Eager freshmen males flooded Dexter Lawn last week, searching for the fraternity that will become their social circle at Cal Poly and beyond.
Joining a greek organization can translate to many social advantages in the short-term and professional benefits in post-Cal Poly careers.
More than anything, some students feel that “going greek” provides a feeling of comfort and friendship.
Biochemistry sophomore Michael Wallum said he remembered how he felt when he rushed Lambda Chi Alpha.
“I didn’t even think I was going to join a fraternity at first … but I talked to some of the guys and thought this is definitely a group of guys that I can hang out with,” Wallum said. “It makes you feel a sense of belonging.”
A fraternity rush participant’s acceptance depends on his ability to market himself as someone who will proudly represent his brotherhood. There’s a large selection of fraternities to choose from, so aerospace engineering junior and Sigma Nu member Brett White said potential pledges should be themselves when attending rush events.
“You don’t want to act some way that’s not your normal personality and end up with people that don’t have similar interests as you,” White said.
Now that rush has ended, a certain amount of participants have received bids and if they accept, they become “pledges.”
After this period, pledges become members of their brotherhood.
There are 16 Interfraternity Council fraternities recruiting this winter, and more multicultural fraternities will recruit in the spring.
At the end of the first week of rush, more than 250 students registered for recruitment.
The number of new recruits chosen to join at the end of the rush period varies between each fraternity.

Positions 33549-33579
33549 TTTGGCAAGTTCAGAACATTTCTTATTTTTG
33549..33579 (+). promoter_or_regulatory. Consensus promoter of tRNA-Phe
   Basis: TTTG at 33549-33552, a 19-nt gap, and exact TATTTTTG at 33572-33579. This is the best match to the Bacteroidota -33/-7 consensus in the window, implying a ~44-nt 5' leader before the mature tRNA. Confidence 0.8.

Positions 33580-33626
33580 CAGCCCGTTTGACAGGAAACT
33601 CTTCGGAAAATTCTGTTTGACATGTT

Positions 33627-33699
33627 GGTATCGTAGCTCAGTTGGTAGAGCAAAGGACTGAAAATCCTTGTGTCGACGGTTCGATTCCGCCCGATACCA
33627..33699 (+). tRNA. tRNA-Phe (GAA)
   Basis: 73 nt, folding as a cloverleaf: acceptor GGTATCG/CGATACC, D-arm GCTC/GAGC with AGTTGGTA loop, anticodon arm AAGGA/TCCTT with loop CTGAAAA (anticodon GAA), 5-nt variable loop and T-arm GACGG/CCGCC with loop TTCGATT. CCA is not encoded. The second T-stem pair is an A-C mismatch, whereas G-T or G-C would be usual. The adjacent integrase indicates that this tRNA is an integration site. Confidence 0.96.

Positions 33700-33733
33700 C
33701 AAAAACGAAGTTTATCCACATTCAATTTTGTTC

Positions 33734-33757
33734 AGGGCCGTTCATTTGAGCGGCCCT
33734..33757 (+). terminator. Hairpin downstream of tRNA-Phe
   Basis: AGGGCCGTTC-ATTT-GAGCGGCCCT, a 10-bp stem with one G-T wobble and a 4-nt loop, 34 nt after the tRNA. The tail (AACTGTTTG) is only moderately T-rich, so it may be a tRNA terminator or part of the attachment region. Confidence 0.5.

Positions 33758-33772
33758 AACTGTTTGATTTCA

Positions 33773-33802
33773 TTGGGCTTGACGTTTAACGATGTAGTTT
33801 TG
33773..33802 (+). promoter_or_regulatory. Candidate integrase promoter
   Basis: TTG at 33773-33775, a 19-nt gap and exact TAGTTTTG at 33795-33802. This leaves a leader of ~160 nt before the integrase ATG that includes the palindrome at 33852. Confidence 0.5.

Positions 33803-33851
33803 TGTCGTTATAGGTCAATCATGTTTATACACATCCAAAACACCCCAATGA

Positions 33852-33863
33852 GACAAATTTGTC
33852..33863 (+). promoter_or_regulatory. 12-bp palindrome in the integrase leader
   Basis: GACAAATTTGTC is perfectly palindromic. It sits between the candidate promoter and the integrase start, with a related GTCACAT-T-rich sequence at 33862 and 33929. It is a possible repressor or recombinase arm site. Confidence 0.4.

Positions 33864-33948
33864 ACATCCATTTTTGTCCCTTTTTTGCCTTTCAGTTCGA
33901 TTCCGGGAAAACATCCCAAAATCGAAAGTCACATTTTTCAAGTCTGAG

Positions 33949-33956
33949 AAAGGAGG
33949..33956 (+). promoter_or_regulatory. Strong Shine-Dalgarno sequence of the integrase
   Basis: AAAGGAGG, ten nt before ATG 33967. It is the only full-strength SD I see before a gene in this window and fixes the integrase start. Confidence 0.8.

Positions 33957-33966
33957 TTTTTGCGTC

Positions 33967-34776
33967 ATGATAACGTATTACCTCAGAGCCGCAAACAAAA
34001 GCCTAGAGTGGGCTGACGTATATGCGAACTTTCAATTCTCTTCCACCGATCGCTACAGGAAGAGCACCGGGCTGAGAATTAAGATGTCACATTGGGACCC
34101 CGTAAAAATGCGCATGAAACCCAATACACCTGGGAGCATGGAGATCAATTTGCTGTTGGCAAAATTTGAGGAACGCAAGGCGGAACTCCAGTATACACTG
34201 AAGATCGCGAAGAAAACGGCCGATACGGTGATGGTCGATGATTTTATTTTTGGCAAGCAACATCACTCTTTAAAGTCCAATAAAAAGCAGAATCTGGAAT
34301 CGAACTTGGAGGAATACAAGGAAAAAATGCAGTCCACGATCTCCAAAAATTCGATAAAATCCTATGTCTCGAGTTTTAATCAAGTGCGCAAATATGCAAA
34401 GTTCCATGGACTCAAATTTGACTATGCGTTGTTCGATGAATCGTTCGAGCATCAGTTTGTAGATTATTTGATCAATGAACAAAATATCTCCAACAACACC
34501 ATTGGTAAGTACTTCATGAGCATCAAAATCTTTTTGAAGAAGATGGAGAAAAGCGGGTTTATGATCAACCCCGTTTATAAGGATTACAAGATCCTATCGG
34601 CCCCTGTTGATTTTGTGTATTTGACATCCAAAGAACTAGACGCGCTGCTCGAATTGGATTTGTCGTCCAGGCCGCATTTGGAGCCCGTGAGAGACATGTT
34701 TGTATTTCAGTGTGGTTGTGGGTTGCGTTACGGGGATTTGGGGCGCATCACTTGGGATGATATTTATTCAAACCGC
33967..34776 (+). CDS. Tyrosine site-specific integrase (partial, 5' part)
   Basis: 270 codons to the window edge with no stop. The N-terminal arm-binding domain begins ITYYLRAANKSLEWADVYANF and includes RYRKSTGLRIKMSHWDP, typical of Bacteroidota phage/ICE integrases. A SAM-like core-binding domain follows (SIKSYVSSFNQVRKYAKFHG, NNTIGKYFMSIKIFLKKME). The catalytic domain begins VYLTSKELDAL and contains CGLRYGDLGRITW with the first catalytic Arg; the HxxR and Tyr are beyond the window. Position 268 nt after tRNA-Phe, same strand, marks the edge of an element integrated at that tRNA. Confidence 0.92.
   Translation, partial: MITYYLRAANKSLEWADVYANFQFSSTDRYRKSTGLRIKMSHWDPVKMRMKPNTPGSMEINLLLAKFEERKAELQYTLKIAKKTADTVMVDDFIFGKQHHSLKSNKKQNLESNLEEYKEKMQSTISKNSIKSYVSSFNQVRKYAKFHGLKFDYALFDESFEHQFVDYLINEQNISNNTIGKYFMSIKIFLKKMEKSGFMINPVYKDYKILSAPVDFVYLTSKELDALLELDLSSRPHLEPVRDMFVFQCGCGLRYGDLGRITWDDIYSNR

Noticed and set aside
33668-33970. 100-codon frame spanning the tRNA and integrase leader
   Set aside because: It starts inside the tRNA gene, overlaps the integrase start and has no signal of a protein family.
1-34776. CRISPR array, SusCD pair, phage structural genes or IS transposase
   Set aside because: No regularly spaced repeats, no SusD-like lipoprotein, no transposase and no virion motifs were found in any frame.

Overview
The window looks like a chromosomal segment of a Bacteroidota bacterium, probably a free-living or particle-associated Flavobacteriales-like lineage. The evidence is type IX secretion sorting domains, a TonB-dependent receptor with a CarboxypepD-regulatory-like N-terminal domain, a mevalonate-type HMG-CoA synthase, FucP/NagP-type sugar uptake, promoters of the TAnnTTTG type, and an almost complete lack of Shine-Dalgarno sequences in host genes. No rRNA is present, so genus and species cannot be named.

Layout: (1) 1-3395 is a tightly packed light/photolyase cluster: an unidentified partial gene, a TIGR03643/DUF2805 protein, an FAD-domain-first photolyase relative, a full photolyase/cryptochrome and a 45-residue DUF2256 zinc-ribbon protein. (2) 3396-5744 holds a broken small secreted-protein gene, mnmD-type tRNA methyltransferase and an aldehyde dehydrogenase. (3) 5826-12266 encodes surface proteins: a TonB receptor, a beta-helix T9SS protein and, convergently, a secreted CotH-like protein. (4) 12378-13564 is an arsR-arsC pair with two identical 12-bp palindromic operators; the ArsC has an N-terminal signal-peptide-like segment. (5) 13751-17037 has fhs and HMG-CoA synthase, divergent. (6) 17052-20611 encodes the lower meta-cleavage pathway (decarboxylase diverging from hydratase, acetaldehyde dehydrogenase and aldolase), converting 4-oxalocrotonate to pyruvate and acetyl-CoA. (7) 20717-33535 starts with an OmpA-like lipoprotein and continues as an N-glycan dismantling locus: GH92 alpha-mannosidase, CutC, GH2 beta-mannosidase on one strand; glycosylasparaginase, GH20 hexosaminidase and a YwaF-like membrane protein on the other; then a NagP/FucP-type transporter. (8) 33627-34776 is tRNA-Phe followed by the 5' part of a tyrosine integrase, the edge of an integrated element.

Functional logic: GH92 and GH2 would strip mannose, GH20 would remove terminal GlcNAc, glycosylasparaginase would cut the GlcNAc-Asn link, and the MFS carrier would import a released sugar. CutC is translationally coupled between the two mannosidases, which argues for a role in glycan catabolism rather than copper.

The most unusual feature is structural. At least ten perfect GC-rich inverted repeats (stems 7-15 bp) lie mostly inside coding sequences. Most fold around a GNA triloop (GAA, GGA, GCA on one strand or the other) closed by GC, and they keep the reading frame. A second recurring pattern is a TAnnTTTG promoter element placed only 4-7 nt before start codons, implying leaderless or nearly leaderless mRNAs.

Zeta Beta Tau (ZBT), Cal Poly’s newest fraternity, counted 73 signatures from students interested in rushing in one day.
Out of all the signatures received during the week, ZBT chose approximately 10 people to give bids. In each of the last two rush periods, it gave eight bids to prospective brothers.
Fraternity co-founder Andre Alves said he is excited to see Cal Poly students interested in the “authentic camaraderie, community service and high academic performance” that comes with the greek experience.
Landscape architecture senior and Lambda Chi Alpha’s social chair Travis Moelter said he can’t say enough about the strength of the friendships he has gained from his four years in the greek system.
“I’ve learned to become an all-around better person in every aspect of my life,” Moelter said. “The fact that you can have so many guys under one roof, you are forced to learn from them all and vice versa.”
Mechanical engineering freshman Jimmy Szelenyi said he can’t wait to be part of a brotherhood, and he thinks of it as a necessary route to social success.
“Being independent sucks if you’re a guy,” Szelenyi said. “You can’t get anywhere.”
He said a fraternity is a ticket to “a big group of friends, never being bored, parties, girls, everything … the whole stereotype.”
This perception of greek life, true or not, is one of the leading motivations for students to join the movement.
Most college students cannot suppress the urge to be a part of a fun, off-campus social event, and there’s no reason to believe that a friendship forged at a party is less meaningful.
There are those freshmen who are confident that their social lives will be just fine without the help of a fraternity.
Agriculture business freshman Mitchell Mouw doesn’t have any interest in going greek.
“I just don’t think it’s what I want,” Mouw said. “I’d rather do my own thing, but that’s just me.”
Still, Jones and other greek proponents contend that the leadership skills and networking potential of being a fraternity brother are invaluable assets that are provided by greek life.
White said the leadership, organization and time management skills you learn from being involved with a fraternity are transferable to any field of study. In short, it’s a résumé builder.
If nothing else, nutrition junior and ZBT recruitment chairman Hayden Richter said, going greek gives you more opportunities to make new friends.
“I’ve made a lot of close friendships,” Richter said. “I’ve met so many people I wouldn’t have met otherwise.”